without the profiler turned on this is one of an exam one of the examples where it took about five seconds to run my code with the profiler on it took about ten seconds to run it’s a hundred percent overhead I mean you might be thinking you know it’s not that bad i mean it’s not terrible well the card kind of disagrees because he wants to run it in production if you’re wondering like who the hell runs profiler and production only the most successful company in the world you might think that when you run a google search and they show you that you know we found three million pages and they say we found this in 0.16 seconds you know you might be thinking that google is just boasting which they are kind of but they’re also a person they’re sitting and wondering you know if that number goes above a certain threshold there’s an army of engineers we’re going to you know work their work their butts off to bring that number back down or throw a ton of hardware to bring it back down to a minimum level again so you constantly have to be profiling your own results in order to find out you know when things are going wrong and when how to find them and fix them quickly so rounding profiler in production is a worthy cause and we should actually be you know striving for that so we kind of establish the sea profiles too slow to run in production and if we’re not running in production that makes Picard a sad panda so what can we do we can take a different approach which is you know most parents will agree with me here you could do targeted profiling which is kind of like you know picking your favorite kid and then sending her to college sorry I’m that’s that’s a terrible joke any the you pick your you pick your critical functions that you want to monitor because you know this is business critical and then you do some sort of some sort of a hybrid profiling the reason i call this hybrid profiling is because that’s kind of what we do at New Relic and I’m literally giving away the secret sauce here what we do is we target very specific web frameworks like Django bottle or flask or a ton of other ones that I haven’t listed here and these web frameworks have a definite recipe in which they work which is basically you go to a URL and then the control gets transferred into a view handler it basically gets routed to a view handler and in the view handler you basically talk to your models which are your databases and you generate the information and then you present that information to the user using via templates if it the critical functions in this ones are in these in these web frameworks are the view handlers the model layer and the template layer so if you can find a way to time those things automatically then you know those cover pretty much ninety percent of your use case so this is a screenshot from neuro Alex transaction trace a very specific web request when that happens this is how the the control gets transferred and we just time only the top level functions we don’t time every single function that gets called from your view handler the only time the view handler itself but I mean if you’re making calls to SQL and so on the reason i call this hybrid profiling was because in addition to just timing them we also capture the arguments that are passing into the function so we can reconstruct the data of what was the request that cost this the slow request to happen so for example i expanded out one of the SQL queries so we can show you the SQL statement that got captured which took about sixty percent of your response time so this this is like a perfect example but it’s not always sunshine and ponies because if you’re only picking critical functions you’re going to obviously find some holes because in case you write your view handler with which calls 50 different sub functions that are doing very custom work we’re going to club everything into application code that’s code word for like we don’t know what the hell you’re doing so this again it kind of falls show a couple of things I know you guys are getting annoyed like you know this starts about threat profiler when are you going to get to it I’m almost there so i’m going to introduce threat profile or as i call it the statistical threat profilers using a simple analogy your statistical thread profiler is like an overly attached girlfriend or a boyfriend let me explain an overly attached behavior is categorized into three three sections interrupt inquire and collate imagine getting a phone call every hour or a text message and asking where you are or who are you spending time with or who are the people you’re hanging out with and if somebody were to take notes very diligently for about a month or about a week they can pretty accurately tell like how you spend your mondays and tuesdays who your friends are and what times you do what are the different things you might think this is overly attached behavior but this is exactly what a statistical profiler does let me let me put it in a different view with a very professional rendition what I’m showing here is a single thread that’s running a very long function if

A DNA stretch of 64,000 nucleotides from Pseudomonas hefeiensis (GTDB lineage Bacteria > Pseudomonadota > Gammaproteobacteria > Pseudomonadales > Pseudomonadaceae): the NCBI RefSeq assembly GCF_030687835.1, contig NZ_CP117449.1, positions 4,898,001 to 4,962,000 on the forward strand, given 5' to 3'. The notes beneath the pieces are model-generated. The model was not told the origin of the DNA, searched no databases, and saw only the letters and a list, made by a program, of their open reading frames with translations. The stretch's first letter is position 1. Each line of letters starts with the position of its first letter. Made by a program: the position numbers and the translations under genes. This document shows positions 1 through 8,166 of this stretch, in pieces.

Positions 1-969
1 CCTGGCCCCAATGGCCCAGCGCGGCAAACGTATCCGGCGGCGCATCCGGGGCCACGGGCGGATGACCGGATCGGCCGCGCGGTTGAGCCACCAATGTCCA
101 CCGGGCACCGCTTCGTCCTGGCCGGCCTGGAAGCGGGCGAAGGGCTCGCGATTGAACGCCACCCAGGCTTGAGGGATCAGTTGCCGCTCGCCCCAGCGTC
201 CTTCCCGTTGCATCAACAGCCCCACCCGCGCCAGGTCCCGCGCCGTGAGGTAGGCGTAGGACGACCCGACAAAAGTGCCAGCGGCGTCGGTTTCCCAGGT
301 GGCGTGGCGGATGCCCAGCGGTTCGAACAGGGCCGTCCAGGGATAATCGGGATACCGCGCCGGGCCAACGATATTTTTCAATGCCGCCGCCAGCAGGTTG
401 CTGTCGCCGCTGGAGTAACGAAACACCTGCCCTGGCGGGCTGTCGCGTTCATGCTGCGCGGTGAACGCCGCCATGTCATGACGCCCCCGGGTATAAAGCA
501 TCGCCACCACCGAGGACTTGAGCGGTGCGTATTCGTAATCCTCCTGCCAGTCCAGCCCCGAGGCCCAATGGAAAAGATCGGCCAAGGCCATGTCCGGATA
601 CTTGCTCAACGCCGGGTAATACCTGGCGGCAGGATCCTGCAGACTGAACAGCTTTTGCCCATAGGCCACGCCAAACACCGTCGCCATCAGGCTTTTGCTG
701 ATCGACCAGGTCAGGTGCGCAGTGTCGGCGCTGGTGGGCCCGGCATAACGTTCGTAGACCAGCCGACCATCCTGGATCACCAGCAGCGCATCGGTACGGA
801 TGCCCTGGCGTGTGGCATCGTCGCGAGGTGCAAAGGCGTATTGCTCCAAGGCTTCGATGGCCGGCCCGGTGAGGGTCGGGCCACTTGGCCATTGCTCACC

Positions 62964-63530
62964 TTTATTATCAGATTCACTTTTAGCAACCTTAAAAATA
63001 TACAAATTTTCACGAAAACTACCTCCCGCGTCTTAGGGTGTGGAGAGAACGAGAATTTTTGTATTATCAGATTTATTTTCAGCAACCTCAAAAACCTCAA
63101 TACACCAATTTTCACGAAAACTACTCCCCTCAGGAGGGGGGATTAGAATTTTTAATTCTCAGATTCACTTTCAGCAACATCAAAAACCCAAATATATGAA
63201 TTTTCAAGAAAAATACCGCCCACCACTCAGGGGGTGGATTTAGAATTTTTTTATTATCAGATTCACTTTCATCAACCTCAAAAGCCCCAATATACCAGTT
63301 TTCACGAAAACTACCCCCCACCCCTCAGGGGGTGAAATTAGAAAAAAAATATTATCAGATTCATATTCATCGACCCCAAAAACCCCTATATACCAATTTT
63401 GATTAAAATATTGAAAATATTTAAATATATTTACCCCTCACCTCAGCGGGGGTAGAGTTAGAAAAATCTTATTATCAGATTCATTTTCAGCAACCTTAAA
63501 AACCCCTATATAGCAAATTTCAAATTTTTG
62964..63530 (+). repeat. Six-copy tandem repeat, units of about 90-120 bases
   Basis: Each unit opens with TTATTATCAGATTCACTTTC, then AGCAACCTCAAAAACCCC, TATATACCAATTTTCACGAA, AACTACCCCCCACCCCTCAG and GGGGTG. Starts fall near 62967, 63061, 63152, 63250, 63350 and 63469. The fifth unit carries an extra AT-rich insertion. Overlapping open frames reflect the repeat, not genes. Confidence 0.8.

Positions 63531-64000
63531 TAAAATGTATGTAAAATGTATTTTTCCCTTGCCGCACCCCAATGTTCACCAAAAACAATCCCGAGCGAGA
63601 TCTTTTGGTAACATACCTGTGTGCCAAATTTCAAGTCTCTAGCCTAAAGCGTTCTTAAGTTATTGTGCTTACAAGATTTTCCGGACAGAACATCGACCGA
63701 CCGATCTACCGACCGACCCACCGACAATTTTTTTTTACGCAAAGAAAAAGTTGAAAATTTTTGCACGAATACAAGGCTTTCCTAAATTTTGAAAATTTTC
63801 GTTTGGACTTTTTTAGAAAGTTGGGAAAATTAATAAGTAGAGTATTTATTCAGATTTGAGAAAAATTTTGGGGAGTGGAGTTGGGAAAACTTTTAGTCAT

you interrupt it at very regular intervals and then you ask that thread what it is doing at a given time you can pretty easily tell which function is the one that’s occupying the CPU at that given time so it kind of gives you a representation of where your time is spent which function is occupying the CPU at any given time so it does not give you exactly how long it took to random function it basically just tells you how frequently a function might be called and how frequently a function is occupying the CPU time if it is a very short function but it gets called millions of times again the chances of that function appearing whenever you interrupt your process is going to be very high and that is the function of interest that you want to be optimizing so that’s the basic idea behind a statistical thread profiler if we are going to translate this into Python how can we do is okay so let’s let’s look at each category in in detail interrupting we could be interrupting and running process in two ways one is using unix signals or you could be using a background thread if you’re using unix signals the way to interrupt this is an imp I thon it’s just three lines of code or four lines of code you import the signal module and then you pick a specific unique signal that you want to use in this case i’m using I timer virtual and you’re basically setting yourself an alarm and then when that signal is sent to the sent to the to the main function you basically attach a handler function so anytime that signal reaches your process this handler function will be run and that’s where some work is going to be done and then you set yourself the alarm for you know 100 milliseconds and it’s going to repeat every hundred milliseconds and so it’s like happening every 100 milliseconds so this is one way of doing this obviously the the pros is it’s very accurate because it’s a UNIX timer that the UNIX process is going to be interrupting the colonel is going to be interrupting your process but the obvious conte is or it could still be considered a pro which is it’s only on UNIX systems it does not work on Windows and if you’re using Python in an embedded environment like mod wsgi then you know ma w’s gia is going to ignore your ignore your signal again see extensions cannot be interrupted unless you write your C extension to be well-behaved it cannot be interrupted the other method is using threats if we’re using threads again it’s three lines of code which is you import the threading module and then you say what is the handler function that has to run in a background thread you start the thread and then you in in the handler function you basically sleep 400 milliseconds so you’re basically saying this thread will sleep hundred milliseconds or it’ll wake up every hundred milliseconds and do some very specific task and then go back to sleep and then you know wake up in the next hundred milliseconds this is like an infinite loop that’s running and waking up every hundred milliseconds so that’s that’s actually very simple so that’s how we interrupt now that well the the obviously the pros are it is cross-platform threads can work in windows or unix and mod wsgi will honor background threads that are that are running in your system the cons are if your thread that you if your main function that you’re running is very CPU intensive the chances of a background thread waking up every 100 milliseconds and grabbing the gill is not very high especially if you’re in a multi-core system your CPU intensive task is not going to give up the guilt or it’ll give up the Gil but before the background thread actually grabs the Gil it’ll the main thread will capture back again and then I’ll continue running if you want to get more details you may want to look at David Beasley’s talk on how the Gil works and Python it’s it’s a fantastic talk but anyway that’s so if you’re using a if you’re trying to use statistical threat or a father or numpy syfy or something like that then you know you should probably go what signals not with background threads again even if you’re using threads you cannot interrupt see extensions so they’re like the gods of the Python world so now that you found a way to annoy the hell out of your main main function what are you going to do every hundred milliseconds when it wakes up well the equivalent of asking what you’re doing or who are you hanging out with in in programming terms is basically getting the stack trace of that specific threat that you are that you’ve just interrupted and getting a stack trace might sound complicated again python is a very easy language and it’s basically just two lines of code here you do import sis and then you say assistant underscore current underscore frames and the underscore part is very important this is a private method we’re not supposed to be using this is not like a public API that’s never going to change but it’s there we’re going to use it I mean if it changes oh well so what this gives is a it gives us a dictionary where the key is a is the thread ID and the value is a frame object the frame object is the one